Micha Cavaseno: As much as it’s easy to play to the choir in liberal fantasy pop, where the least amount of effort can come off as valiant, there’s something to be said about how much current-day society loves to react super-strongly against even the slightest, blandest hint of dissidence. Boomer-era rock icons who would so obviously be against the current administration are met with hisses and jeers from oblivious fans, for dully thick platitudes that feel like returns to the ’60s. Carrie Underwood, an innocuous, middle-of-the-road pop country singer, attempts a similar level of inanity with this record, a generic anthem of little substance and value beyond “Hey… Let’s Be Nice!”, but you know that somewhere, people are going to bare fangs at it. So bleak a time it is that such a vacuous, tepid song requires passionate defense and cagey media sensibilities lest SOMEONE BE OFFENDED and Carrie Underwood of all people have to justify this generalized offering of courtesy. It’s profound, despite being nothing close to that by its own merits.

Josh Love: No doubt I’m just growing more jaundiced every day thanks to Twitter, but at this point I would genuinely rather listen to a song about building a wall or enforcing mandatory minimums or blacklisting Colin Kaepernick than this mealy-mouthed, put-aside-our-differences bullshit that doesn’t correspond to how anyone is actually living their lives in 2018. To say nothing of the fact that the dewy-eyed singalongs “Love Wins” is sure to inspire in concert will consist almost entirely of comfortable-ass white people. Underwood sings hopefully of a time when “the struggle, this madness, will all fade away,” yet I doubt there are too many people who are going to hear and enjoy this song who are actually suffering through that madness.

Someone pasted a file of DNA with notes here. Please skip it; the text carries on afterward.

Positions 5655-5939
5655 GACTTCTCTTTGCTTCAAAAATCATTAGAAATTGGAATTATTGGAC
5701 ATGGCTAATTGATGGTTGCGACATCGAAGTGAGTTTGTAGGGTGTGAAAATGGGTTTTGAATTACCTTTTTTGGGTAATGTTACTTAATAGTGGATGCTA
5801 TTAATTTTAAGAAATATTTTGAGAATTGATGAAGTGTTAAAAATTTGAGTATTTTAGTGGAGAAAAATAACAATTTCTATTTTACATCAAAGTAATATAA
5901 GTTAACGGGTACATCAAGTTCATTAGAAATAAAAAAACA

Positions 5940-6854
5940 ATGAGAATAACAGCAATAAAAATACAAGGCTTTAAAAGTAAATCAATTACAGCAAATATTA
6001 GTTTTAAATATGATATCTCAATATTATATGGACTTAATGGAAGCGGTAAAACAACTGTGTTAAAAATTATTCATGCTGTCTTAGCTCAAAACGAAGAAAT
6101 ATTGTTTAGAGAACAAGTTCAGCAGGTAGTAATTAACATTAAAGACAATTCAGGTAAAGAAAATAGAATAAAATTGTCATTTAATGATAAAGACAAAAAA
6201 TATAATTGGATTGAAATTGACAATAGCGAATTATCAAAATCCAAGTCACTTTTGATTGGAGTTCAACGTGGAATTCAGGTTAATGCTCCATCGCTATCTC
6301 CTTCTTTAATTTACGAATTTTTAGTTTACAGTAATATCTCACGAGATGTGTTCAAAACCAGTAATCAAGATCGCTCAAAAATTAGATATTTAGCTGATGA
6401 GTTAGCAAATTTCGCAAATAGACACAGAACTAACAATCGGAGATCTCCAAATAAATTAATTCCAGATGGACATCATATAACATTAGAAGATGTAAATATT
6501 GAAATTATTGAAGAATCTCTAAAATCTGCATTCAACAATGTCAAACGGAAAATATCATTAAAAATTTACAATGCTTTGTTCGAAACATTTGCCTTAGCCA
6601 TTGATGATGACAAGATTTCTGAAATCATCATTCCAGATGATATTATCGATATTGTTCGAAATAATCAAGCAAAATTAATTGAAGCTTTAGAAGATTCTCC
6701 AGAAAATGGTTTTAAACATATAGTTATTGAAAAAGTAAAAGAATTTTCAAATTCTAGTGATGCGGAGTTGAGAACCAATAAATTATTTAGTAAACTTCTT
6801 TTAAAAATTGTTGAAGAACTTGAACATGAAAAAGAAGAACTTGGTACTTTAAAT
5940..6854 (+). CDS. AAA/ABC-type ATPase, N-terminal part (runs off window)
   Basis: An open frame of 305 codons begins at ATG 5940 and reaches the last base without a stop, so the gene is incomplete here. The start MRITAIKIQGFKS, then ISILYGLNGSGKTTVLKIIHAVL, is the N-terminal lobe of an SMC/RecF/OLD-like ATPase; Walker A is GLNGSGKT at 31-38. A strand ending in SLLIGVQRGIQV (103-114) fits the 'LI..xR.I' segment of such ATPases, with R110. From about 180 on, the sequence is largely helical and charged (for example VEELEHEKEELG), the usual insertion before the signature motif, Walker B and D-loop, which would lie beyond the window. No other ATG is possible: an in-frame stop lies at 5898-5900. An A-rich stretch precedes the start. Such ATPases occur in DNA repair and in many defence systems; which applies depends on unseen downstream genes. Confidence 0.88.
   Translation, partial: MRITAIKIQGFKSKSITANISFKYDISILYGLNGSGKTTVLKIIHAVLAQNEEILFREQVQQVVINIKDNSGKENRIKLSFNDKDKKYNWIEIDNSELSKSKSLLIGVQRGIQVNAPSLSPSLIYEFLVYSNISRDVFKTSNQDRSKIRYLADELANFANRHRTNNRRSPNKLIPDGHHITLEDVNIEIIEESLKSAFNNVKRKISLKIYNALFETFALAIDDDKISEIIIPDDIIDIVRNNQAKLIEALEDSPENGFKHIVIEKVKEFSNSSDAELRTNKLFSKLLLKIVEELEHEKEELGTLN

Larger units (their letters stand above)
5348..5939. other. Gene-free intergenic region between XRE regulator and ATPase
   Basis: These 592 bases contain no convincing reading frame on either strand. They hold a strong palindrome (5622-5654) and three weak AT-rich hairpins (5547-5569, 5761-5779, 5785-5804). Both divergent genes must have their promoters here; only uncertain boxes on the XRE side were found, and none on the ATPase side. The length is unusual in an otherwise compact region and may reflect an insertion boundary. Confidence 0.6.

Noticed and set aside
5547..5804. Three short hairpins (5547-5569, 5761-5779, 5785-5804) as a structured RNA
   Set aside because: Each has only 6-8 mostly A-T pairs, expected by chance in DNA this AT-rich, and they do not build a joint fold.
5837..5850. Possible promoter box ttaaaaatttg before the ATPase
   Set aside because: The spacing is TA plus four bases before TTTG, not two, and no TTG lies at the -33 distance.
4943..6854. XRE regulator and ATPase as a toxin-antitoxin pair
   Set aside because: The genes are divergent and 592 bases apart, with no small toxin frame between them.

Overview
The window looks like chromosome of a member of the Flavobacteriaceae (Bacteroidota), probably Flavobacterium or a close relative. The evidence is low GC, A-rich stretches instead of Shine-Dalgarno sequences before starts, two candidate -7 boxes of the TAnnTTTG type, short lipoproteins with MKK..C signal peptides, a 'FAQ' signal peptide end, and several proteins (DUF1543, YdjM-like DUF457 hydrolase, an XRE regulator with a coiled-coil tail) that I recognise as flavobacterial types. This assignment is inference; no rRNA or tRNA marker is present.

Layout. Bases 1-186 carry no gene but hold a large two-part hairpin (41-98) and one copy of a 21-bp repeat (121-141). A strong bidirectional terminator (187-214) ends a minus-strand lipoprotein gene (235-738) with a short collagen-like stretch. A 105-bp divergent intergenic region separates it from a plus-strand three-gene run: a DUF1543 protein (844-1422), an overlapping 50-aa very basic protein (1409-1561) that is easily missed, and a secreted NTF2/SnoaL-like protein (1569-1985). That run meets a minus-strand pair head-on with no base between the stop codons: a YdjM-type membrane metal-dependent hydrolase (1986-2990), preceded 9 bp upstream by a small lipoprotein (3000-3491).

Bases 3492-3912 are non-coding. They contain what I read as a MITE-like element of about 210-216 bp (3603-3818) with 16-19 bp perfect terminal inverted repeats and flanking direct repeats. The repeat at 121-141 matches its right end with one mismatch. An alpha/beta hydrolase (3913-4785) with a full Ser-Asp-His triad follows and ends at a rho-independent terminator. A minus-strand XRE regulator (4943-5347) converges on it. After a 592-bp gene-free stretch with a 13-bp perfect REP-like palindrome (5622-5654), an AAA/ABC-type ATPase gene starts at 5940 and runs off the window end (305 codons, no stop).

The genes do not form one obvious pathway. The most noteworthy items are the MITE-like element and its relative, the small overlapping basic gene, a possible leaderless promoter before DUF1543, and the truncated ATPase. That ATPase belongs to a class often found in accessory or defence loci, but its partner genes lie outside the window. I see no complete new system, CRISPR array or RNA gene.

Taylor Alatorre: It goes down easier if you think of it as a Christian song with political overtones rather than vice versa. That doesn’t negate the weird choice to stick the gospel choir in the second verse, but it at least puts that verse’s lyrics in a less hopeless context: if the task of setting up a world without tears, sadness, pain, and hate rests on mankind alone, we’re gonna be disappointed.

Katie Gill: In this political climate where certain people are actively working to strip the rights and dignity of other people, a song that says “We just need to be sisters and brothers! Kumbaya! Let’s all hope for a better tomorrow!” is a bit thoughtless. Hell, the phrase “love wins” already has a certain meaning in the American political climate: a meaning that was brought along by legislation and fighting for one’s rights, not walking together as sisters and brothers. It’s a powerful song and arranged wonderfully, but the sentiment is trite and woefully naive. Let’s go back to songs about murdering our husbands.

Reader average: [5] (8 votes)

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3 Responses to “Carrie Underwood – Love Wins”

  1. On an album full of standouts… this ain’t it.

  2. Actually, the album’s full of songs like this overstated!

  3. Disagree, Alfred!